Healthy and restrictive eating as mediators between appearance evaluations and BMI reduction in healthy adolescents


  • K. Zarychta
  • M. Kruk
  • C. Chan
  • A. Luszczynska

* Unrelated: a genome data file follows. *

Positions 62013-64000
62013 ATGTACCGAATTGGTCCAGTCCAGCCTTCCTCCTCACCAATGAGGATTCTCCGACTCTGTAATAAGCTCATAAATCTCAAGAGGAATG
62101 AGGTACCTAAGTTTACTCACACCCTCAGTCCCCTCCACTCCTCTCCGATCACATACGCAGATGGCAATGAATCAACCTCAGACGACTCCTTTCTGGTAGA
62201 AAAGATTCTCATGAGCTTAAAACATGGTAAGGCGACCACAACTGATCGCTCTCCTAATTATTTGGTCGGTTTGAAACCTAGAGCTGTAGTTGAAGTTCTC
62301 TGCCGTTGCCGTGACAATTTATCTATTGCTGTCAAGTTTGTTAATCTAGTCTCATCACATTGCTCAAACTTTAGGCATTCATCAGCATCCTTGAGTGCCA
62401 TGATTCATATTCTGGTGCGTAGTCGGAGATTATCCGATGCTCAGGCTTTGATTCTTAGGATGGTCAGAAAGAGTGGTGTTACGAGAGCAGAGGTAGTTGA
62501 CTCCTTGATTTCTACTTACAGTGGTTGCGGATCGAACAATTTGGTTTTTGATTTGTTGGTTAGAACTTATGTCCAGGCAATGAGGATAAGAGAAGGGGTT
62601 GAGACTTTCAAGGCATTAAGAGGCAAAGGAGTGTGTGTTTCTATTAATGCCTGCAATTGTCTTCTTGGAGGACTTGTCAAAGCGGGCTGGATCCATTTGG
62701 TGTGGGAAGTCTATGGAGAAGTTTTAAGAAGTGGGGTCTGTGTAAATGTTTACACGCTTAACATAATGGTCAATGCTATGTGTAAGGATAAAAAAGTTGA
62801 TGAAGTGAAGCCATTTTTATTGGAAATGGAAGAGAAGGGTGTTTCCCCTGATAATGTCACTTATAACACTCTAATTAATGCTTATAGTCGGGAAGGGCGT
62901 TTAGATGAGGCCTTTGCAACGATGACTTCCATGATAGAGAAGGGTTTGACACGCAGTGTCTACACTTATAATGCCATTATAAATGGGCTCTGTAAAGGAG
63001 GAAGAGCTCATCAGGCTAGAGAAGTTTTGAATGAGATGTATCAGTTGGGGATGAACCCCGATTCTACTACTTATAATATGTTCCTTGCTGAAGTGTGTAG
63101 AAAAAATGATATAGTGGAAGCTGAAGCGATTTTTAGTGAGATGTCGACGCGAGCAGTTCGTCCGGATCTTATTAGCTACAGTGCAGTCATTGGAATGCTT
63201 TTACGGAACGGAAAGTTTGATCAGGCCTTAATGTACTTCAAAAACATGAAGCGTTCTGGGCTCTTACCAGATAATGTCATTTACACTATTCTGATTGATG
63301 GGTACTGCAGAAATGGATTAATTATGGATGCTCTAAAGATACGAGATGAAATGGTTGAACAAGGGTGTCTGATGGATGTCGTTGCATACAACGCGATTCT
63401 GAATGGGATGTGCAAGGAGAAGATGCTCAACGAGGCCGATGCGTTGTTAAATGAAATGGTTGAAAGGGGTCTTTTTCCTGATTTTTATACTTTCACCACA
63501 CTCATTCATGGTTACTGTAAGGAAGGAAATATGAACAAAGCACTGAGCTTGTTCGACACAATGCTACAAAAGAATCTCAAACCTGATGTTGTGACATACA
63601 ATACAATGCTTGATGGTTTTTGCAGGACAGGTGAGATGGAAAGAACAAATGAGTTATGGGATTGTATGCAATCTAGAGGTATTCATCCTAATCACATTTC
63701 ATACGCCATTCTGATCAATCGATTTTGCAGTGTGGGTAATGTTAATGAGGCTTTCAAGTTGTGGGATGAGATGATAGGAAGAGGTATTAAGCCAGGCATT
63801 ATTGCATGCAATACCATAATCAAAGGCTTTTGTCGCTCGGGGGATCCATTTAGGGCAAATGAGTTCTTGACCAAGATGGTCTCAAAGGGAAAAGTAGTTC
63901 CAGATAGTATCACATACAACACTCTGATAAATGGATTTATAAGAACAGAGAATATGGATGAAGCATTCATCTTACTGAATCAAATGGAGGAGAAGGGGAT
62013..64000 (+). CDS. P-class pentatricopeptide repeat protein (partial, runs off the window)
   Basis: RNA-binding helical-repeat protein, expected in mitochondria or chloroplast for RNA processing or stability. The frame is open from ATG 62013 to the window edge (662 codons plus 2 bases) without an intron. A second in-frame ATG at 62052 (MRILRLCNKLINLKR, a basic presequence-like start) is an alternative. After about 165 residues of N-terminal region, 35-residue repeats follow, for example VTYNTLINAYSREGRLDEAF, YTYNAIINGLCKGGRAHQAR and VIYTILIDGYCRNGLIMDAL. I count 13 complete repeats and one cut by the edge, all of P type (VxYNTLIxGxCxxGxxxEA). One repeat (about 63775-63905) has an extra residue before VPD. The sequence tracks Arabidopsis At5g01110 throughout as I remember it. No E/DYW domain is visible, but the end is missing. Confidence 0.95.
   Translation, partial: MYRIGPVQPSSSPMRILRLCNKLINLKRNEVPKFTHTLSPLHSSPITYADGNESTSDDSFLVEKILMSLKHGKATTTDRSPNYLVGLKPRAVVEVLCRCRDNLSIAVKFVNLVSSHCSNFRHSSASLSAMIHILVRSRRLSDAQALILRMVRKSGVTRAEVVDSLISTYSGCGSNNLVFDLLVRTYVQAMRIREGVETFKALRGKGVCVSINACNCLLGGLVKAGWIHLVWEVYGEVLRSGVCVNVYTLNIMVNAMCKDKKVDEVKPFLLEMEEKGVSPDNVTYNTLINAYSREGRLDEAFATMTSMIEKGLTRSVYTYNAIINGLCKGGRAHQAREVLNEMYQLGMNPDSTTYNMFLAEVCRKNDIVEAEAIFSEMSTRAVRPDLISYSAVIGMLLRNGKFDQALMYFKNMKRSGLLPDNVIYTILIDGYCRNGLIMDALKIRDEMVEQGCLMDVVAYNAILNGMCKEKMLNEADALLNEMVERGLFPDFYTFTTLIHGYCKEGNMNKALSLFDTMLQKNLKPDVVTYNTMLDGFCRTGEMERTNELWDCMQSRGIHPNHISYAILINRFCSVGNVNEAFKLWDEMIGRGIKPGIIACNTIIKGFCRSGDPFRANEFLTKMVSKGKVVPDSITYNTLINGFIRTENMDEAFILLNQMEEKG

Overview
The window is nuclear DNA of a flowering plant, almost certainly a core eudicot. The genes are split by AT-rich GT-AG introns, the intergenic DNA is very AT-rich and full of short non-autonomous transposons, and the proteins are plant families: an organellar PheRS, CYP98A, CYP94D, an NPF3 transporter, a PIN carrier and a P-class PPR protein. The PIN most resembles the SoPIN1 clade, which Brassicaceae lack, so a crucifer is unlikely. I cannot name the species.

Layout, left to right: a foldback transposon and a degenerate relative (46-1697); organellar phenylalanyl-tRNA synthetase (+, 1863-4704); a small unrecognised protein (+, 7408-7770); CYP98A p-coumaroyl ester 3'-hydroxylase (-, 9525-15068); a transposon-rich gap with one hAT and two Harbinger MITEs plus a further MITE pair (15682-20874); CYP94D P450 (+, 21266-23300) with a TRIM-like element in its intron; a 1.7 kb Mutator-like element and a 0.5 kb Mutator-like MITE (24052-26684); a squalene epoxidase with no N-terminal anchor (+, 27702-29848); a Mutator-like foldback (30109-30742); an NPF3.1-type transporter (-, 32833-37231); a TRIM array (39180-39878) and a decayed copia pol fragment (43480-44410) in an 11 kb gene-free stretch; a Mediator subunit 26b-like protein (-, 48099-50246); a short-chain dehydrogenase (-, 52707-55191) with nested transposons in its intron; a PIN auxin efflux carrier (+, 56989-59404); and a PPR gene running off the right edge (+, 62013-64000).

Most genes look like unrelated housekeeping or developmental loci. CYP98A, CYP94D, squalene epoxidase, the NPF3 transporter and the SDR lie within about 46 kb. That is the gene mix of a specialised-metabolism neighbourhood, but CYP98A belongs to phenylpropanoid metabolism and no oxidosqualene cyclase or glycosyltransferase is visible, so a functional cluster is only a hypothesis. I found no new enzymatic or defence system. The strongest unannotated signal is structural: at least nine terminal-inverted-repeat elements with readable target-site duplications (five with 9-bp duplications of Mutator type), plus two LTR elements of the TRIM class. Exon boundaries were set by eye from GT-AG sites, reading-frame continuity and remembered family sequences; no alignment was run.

Background: Perceptions of one’s appearance are among key determinants of eating disorders, which may lead to underweight, serious health consequences, or death. This study tested the relationships between appearance evaluations and body mass index mediated by healthy or restrictive eating in a non-clinical sample of underweight and normal weight adolescents. Methods: Data were collected twice, with a eleven-month interval between Time 1 (T1) and Time 2 (T2). Underweight and normal weight adolescents (N = 922) aged 13-20 filled out The Multidimensional Body-Self Relations Questionnaire, assessing appearance evaluations and restrictive eating, and answered the questions evaluating their eating behaviors. Body weight and height were measured objectively. Findings: Restrictive eating (T2) mediated the relationship between appearance evaluations (T1) and BMI (T2). No mediating effects of healthy eating (T2) were found. Discussion: Lower levels of appearance evaluations predicted restricted dieting (but not healthy eating), which in turn predicted adolescents’ lower body mass index. Weight reduction in adolescents with underweight and normal body weight may lead to serious health consequences. Appearance evaluations should be carefully considered in screening for eating disorders among adolescents and during the development of eating disorder prevention programs.





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